During the year, we concentrated on increased engagement with business units to ensure training initiatives remain valuable to the achievement of business goals. In spite of tough economic conditions, the overall training spend (including employees, learnerships and bursaries) for the financial year increased from R31,5 million in F2010 to
    R37,9 million. Employee training interventions increased from 14 941 in F2010 to 17 234 in F2011.


    Find below how we delivered on our objectives outlined in our F2010 integrated report.

    Key focus areas   Desired results   Status
    Ensure that training interventions add value to enhance competence and productivity of individuals in the group.   Improved individual competence to deliver on time, within budget and according to specification.   17 234 training interventions were delivered during the year. Programmes continue to be reviewed for effectiveness to ensure they meet group requirements and strategy.
    Use e-learning as a method of training to keep productivity on our contracts at the required levels.   An effective training platform which limits on-site downtime and increases the development opportunities of our employees.   The available e-learning modules have increased. Electronic learning will continue to be promoted with a more focused site-specific approach.
    Encourage a culture of learning, particularly through the further expansion of mentoring in the group.   Sharing of knowledge and increasing the group’s skills base.   Adoption of the formal mentoring model throughout the business is increasing steadily, with 42 mentors trained in the year. The roll out of the group’s performance management process will help identify the opportunities to increase the level of mentorship in the group.
    Build awareness of our brand at institutions of higher learning to ensure we are viewed as an employer of choice.   Being an employer of choice in the sector and industry.   Consistent engagement with institutions of higher learning resulted in significantly increased attendance at information sessions and recruitment opportunities.

    We ranked first as an employer of choice in the construction sector in the Magnet Top Employer of Choice awards.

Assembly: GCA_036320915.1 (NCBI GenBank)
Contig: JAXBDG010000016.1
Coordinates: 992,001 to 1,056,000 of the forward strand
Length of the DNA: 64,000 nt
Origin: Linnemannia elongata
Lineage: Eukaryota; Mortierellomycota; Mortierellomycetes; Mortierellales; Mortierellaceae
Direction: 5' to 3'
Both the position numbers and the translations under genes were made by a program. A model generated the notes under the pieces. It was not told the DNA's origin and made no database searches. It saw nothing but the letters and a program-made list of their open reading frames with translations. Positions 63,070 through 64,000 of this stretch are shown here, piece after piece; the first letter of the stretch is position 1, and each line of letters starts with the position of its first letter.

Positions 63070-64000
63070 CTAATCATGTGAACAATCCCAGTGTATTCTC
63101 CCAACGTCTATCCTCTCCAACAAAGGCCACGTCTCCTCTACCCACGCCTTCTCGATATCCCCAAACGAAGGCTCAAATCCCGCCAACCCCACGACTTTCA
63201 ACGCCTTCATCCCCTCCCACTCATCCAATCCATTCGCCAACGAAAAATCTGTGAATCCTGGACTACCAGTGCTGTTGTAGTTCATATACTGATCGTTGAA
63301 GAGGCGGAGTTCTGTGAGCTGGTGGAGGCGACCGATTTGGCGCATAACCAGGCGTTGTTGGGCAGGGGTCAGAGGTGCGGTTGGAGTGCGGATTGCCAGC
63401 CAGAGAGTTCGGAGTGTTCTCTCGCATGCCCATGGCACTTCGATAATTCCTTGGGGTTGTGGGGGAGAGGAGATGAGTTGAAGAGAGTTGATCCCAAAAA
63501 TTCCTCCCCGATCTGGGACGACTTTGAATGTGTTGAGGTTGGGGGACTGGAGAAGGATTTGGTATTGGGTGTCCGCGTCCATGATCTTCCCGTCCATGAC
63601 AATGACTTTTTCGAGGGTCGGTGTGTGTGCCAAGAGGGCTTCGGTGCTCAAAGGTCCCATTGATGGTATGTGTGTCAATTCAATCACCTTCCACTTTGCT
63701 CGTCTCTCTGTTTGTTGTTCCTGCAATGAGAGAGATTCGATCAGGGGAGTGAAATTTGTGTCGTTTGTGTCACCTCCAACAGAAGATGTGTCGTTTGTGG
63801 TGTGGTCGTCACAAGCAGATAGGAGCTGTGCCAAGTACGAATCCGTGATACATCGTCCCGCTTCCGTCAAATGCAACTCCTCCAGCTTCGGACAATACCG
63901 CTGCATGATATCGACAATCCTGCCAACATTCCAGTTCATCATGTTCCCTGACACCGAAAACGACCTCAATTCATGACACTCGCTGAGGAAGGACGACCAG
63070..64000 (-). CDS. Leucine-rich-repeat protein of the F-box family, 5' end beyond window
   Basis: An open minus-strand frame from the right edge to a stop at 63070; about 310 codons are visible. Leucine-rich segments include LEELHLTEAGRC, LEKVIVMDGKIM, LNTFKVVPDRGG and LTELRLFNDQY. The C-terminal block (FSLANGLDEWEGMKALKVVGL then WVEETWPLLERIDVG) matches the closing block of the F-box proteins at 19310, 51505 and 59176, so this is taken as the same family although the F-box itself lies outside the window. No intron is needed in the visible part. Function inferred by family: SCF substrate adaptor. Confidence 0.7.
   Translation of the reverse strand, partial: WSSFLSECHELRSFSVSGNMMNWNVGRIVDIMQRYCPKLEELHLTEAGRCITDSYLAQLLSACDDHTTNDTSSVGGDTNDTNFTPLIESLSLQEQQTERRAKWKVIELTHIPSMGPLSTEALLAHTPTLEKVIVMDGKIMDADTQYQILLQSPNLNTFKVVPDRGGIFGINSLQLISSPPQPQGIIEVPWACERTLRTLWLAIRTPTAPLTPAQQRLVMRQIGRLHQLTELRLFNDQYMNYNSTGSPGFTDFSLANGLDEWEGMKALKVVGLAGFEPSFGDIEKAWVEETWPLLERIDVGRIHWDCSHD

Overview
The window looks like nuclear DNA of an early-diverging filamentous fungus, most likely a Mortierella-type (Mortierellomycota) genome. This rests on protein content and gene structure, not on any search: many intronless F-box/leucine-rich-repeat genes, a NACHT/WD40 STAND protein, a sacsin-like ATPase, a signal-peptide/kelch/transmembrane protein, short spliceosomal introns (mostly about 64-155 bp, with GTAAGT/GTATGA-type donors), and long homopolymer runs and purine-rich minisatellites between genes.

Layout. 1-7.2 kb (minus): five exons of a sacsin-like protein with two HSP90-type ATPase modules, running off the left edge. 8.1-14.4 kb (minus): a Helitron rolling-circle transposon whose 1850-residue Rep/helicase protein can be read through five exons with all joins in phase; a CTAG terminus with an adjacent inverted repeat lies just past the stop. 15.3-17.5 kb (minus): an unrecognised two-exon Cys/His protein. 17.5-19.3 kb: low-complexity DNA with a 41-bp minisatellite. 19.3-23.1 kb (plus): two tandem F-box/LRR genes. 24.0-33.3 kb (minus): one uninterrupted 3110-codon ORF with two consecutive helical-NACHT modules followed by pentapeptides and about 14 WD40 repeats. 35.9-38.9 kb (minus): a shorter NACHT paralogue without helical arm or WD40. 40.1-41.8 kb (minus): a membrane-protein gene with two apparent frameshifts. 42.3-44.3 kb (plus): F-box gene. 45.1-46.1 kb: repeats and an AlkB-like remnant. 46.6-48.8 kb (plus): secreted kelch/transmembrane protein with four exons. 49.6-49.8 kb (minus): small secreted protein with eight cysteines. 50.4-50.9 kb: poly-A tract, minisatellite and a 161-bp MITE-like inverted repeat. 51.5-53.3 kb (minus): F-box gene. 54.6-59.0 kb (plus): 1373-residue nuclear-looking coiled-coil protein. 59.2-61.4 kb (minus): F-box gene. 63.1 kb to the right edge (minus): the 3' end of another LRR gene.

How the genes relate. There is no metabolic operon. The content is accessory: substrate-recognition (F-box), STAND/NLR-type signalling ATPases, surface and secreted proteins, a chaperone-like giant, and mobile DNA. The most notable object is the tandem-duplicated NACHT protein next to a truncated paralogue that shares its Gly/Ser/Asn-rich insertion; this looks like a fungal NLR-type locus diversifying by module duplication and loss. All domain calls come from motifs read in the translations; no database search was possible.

Looking forward

    Key focus areas for F2012 Desired results
    Skills development
    Fully utilise resources within the Construction Skills Training Academy.

    Proactively manage requirements of the new SETA landscape.

    Practical construction-related training which delivers direct results in terms of improved quality on site
    Optimal value within the constraints of various legislative parameters and codes of conduct
    Access SETA funding for additional programmes to deliver relevant skills to the group and the sector
    Technical and professional competence development
    Initiatives to promote compliance to changes in legislation.

    Provide access and support to the development of professional competence programmes.

    Training which results in an awareness of and adherence to legislation and associated changes in behaviour
    Professional qualifications which benefit the group and the individual
    Leadership and management development
    Manage transitions in all aspects of work, including technical, cultural or inter-personal.

    Mentors to support learners to apply new knowledge and approaches.

    A culture which is responsive to change and individuals who are resilient to adjustment
    Leaders who are self aware and prepared for the challenges within the workplace, the industry and the geographies in which we work
    Student management
    Recruitment methodologies.

    Build brand awareness to attract the best caliber of students.

    Ensure that new recruits are matched to the group and its future needs
    Take training to the site – either through e-learning or through creative approaches to deliver classroom training at a site level.
    Relevant and timeous development initiatives in the group which have a greater reach and result in better integration of employees from various business units
    Establish information system capability to track training initiatives.
    Effectively monitor and report on training initiatives
    Engage in sub-contractor training and development to increase quality and safety on site and improve the quality of training done over-border
  • Transformation


    Group Five concluded a broad-based black economic empowerment (BBBEE) transaction in September 2005 which resulted in 26.1% of its enlarged share capital being made available to black South Africans. Regrettably, one of our shareholders, the iLima Consortium (iLima), defaulted contractually and this required the unwind of their portion of the initial transaction.

    The group excluded any potential contribution from iLima to the ownership element of the group’s latest BBBEE scorecard verification audit conducted in September 2010. This resulted in a black shareholding of 25.67%. Notwithstanding this adjustment, the group’s overall rating is a Level 2 contributor due to a particularly strong focus on the skills development, procurement and employment equity elements. We are currently the only large construction group with a Level 2 rating.


    Find below how we delivered on our objectives outlined in our F2010 integrated report.

    Key focus areas   Desired results   Status
    Partial unwind of initial BBBEE ownership transaction.   Manage the finalisation of the unwind of the iLima Consortium portion of our BBBEE ownership transaction.   The iLima unwind process has continued through the legal process.